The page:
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Ad Council, AARP hope to reach adults in need of 'pretirement' planning

A wooly monster respresents retirement fears in a Public Service Announcement from the Ad Council.
The Ad Council
A wooly monster respresents retirement fears in a Public Service Announcement from the Ad Council.

AARP and the Ad Council are teaming up help to people in their 40s and 50s plan and save for retirement.

The nonprofits are calling that stage in life "pretirement."

The Ad Council released a PSA last week directing people to ThisIsPretirement.org. In the ad, a woman is surprised in her home by a hairy monster with huge gray eyes.

There’s ominous music. And the moster says: “Hi, I'm your retirement fear. But don't be scared. You're still in pretirement.”

“Pretirement?” the woman says. “Does that mean I have more time to plan?”

“ Preee-cisely,” the monser replies.

AARP Senior Director of Communications Strategy Mary Liz Burns says many people nearing retirement feel anxious and unprepared.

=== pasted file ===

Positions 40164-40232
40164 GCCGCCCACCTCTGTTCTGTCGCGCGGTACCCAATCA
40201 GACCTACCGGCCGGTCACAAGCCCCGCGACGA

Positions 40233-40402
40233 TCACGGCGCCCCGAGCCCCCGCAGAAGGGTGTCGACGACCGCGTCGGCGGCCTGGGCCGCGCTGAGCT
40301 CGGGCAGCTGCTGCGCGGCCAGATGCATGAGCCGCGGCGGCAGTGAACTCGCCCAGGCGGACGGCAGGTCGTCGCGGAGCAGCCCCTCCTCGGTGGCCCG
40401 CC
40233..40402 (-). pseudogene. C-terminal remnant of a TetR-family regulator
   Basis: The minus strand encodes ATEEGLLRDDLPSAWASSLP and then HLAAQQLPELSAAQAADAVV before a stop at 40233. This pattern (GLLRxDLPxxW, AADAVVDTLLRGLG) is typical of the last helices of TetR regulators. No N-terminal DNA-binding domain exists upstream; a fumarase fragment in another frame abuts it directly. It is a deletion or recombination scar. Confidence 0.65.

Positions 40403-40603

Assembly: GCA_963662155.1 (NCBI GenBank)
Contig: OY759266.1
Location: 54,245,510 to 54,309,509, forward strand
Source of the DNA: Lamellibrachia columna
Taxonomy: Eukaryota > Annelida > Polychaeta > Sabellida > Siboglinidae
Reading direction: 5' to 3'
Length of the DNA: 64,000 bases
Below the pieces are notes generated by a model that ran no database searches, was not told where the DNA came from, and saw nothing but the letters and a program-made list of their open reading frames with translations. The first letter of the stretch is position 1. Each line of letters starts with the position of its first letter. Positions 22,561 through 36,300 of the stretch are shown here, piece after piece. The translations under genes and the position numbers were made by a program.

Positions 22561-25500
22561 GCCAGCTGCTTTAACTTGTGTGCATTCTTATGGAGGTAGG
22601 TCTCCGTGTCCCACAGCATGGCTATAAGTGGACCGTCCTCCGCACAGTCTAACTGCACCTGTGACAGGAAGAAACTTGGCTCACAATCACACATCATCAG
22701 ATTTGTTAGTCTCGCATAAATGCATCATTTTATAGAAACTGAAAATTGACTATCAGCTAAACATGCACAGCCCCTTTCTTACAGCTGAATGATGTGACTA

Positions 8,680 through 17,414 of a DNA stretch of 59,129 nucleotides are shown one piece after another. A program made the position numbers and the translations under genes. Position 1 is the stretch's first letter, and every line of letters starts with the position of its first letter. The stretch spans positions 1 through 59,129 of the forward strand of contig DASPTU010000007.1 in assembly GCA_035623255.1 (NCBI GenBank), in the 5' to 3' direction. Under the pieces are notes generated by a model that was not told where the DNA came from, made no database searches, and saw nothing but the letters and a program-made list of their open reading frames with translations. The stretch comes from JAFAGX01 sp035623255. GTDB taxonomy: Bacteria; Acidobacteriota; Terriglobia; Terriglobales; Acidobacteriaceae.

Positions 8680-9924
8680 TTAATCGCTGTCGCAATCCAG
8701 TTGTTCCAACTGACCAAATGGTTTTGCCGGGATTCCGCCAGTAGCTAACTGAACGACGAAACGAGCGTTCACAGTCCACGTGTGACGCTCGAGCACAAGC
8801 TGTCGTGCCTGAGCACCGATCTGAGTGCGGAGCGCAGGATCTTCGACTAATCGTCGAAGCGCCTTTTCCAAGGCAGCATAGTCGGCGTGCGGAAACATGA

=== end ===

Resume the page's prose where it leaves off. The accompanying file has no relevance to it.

“Most people think that they're going to outlive their savings,” she said. “Or they haven't been able to save enough or at all. And these new ads and a new free website are encouraging people, empowering them, letting them know that financial planning and just thinking about your future only takes a few small steps. And it doesn't have to be scary.

The website includes a quiz and an a number of practical steps adults nearing retirement can take – depending on their situation.

An AARP survey shows that most Americans see retirement as a chance for greater freedom -- to enjoy family, hobbies and other passions. But more than 60 percent worry they won't have the money for major expenses -- like long-term care -- or enough to last through later years.

Two-thirds of non-retirees expect to keep working in retirement, if only part-time. That may not be realistic. The vast majority of current retirees don’t work.

Joe Byrnes came to WMFE/WMFV from the Ocala Star-Banner and The Gainesville Sun, where he worked as a reporter and editor for several years. Joe graduated from Loyola University in New Orleans and turned to journalism after teaching. He enjoys freshwater fishing and family gatherings.
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